Cracking Petr Mrazek stands as Lightning’s mission for Game 2

BRANDON, Fla. — On the day after, there was no flashing siren. On the day after, there was no obvious concern. On the day after, there was no white flag unfurled from the ceiling above them.

Friday’s message from the Tampa Bay Lightning sounded a whole lot like Thursday’s takeaway after their Game 1 loss: That they would accept a similar effort in Game 2 of their Eastern Conference quarterfinals series in a heartbeat, that they would welcome the prospect of playing at the same level against the Detroit Red Wings on Saturday.

All this with one major tweak: They must crack goaltender Petr Mrazek, who was a human Cryptex in Game 1.

"The one thing is, we did have 46 shots, but part of the problem was, we let Mrazek see a lot of them," Lightning coach Jon Cooper said Friday afternoon. "So we’ve got to do a better job of that and make it harder for him to find pucks."

It’s that simple.

What, did you expect him to say something else?

Why rewrite the recipe if almost all the ingredients were worthy of a win? The Lightning outshot the Red Wings 46-14. They all but pitched a circus tent near Detroit’s net. If not for the tightrope act by Mrazek, who faced 19 shots in the third period alone during his Stanley Cup Playoffs debut, Tampa Bay would have skated from Amalie Arena feeling good about starting the postseason in the proper way.

Instead, Mrazek helped Detroit pull off a late-night heist. Now, he’s a wanted man.

"Our compete level just has to be a little bit higher in front of the net there," Lightning center Tyler Johnson said. "But the good news for us is that the pucks are getting there. We’re getting a lot of chances there. The rebounds are laying there. We just have to get to them."

It would be a lot to ask of Mrazek to repeat his Game 1 show if the Red Wings can’t create more sustained pressure of their own. He has just 41 NHL appearances since Detroit drafted him in the fifth round in 2010. His skill is clear after winning his past two matchups against Tampa Bay, but it felt like Detroit played with fire Thursday. The Red Wings, without a more complete effort, could be burned when the puck is dropped again.

Plus, it’s not like Mrazek is Zeus on skates. The Lightning whipped him once this year, when they tagged him for five goals on 15 shots in a 5-1 rout on Jan. 29 at Amalie Arena. He’s vulnerable on any given day like all goaltenders.

Certainly, the Lightning have no room to become lax. A Game 2 loss wouldn’t roll the credits on their season, but the result would lead to more sweat as the series shifted to Detroit. Remember, they still haven’t lived a postseason victory under Cooper, despite all their gains the past two seasons under the young coach. Another loss at home would bring to life flashbacks of the sweep by the Montreal Canadiens in the Eastern Conference quarterfinals last year. Questions would grow louder.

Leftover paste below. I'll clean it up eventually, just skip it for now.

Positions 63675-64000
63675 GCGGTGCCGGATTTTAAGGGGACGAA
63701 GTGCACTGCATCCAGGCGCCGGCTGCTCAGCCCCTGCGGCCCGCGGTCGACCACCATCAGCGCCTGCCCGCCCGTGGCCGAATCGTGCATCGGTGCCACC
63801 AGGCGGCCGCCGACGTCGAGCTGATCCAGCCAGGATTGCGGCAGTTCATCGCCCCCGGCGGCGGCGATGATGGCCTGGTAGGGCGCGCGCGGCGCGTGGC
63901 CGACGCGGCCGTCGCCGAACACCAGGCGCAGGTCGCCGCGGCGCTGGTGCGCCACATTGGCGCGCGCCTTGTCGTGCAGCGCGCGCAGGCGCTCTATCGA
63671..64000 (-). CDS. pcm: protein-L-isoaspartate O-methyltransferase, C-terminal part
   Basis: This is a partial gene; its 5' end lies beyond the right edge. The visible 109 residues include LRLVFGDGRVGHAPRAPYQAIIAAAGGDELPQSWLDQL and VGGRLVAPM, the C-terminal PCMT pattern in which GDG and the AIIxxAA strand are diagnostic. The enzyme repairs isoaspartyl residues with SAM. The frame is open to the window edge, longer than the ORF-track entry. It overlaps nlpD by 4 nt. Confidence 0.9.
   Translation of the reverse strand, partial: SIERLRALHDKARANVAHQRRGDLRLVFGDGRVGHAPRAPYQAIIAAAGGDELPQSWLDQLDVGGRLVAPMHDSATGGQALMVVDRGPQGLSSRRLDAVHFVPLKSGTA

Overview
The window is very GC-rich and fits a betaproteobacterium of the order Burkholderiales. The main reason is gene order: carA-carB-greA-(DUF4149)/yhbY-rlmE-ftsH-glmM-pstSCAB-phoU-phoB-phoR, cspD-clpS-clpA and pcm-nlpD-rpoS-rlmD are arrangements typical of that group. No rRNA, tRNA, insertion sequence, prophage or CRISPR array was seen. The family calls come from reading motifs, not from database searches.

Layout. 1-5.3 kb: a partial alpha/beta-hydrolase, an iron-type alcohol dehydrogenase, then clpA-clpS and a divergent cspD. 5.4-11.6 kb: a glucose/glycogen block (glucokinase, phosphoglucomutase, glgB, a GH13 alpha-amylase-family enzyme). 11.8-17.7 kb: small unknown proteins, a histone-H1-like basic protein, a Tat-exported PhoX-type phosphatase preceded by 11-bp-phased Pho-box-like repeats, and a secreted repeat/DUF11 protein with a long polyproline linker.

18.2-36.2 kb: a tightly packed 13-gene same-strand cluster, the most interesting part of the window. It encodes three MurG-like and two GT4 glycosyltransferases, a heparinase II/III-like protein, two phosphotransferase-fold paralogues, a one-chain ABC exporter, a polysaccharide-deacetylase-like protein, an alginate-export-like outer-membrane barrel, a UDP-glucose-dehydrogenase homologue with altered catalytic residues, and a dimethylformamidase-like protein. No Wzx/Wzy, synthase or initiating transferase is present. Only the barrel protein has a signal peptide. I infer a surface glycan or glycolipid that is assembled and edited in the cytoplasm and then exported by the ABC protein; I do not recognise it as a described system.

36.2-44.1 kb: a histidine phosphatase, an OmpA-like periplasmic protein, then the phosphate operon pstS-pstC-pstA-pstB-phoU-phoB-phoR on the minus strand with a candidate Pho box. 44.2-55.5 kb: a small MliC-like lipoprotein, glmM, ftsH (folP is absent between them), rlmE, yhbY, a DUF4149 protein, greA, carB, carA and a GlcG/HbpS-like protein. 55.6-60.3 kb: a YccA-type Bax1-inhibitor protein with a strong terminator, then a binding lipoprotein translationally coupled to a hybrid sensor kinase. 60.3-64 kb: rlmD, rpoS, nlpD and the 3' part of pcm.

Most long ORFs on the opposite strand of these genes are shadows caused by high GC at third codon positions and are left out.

"We’ve just got to go out and do it," Lightning center Brian Boyle said of solving Mrazek. "They’re going to try to keep us from doing it, and we’ve got to go out and do it."

Sounds simple enough. In reality, though, the task will be tough.

The Red Wings, after all, are trying to overcome their own bad postseason mojo. They have failed to advance beyond the conference quarterfinals in two of the past three years. They won Game 1 against the Boston Bruins in the opening round last season, only to drop the next four games by a combined score of 14-5.

The Lightning would love for recent history to repeat itself. Frankly, that seems possible if they maintain their Game 1 attack throughout the series. If that happens, eventually the sting will come.

"We’ve just got to have the same effort," Johnson said. "I feel like our team can even be better. So we’ve just got to keep going."

If they keep going, that should spell trouble for Detroit. Mrazek was strong Thursday, but the Red Wings can’t ask him to perform without much of a safety net again. The young goaltender did his duty in Game 1, but that’s a dangerous way to go about business.

So understandably, the Lightning’s concern is low for now. But one mission should drive them in Game 2: They can’t allow Mrazek’s magic to produce an encore.

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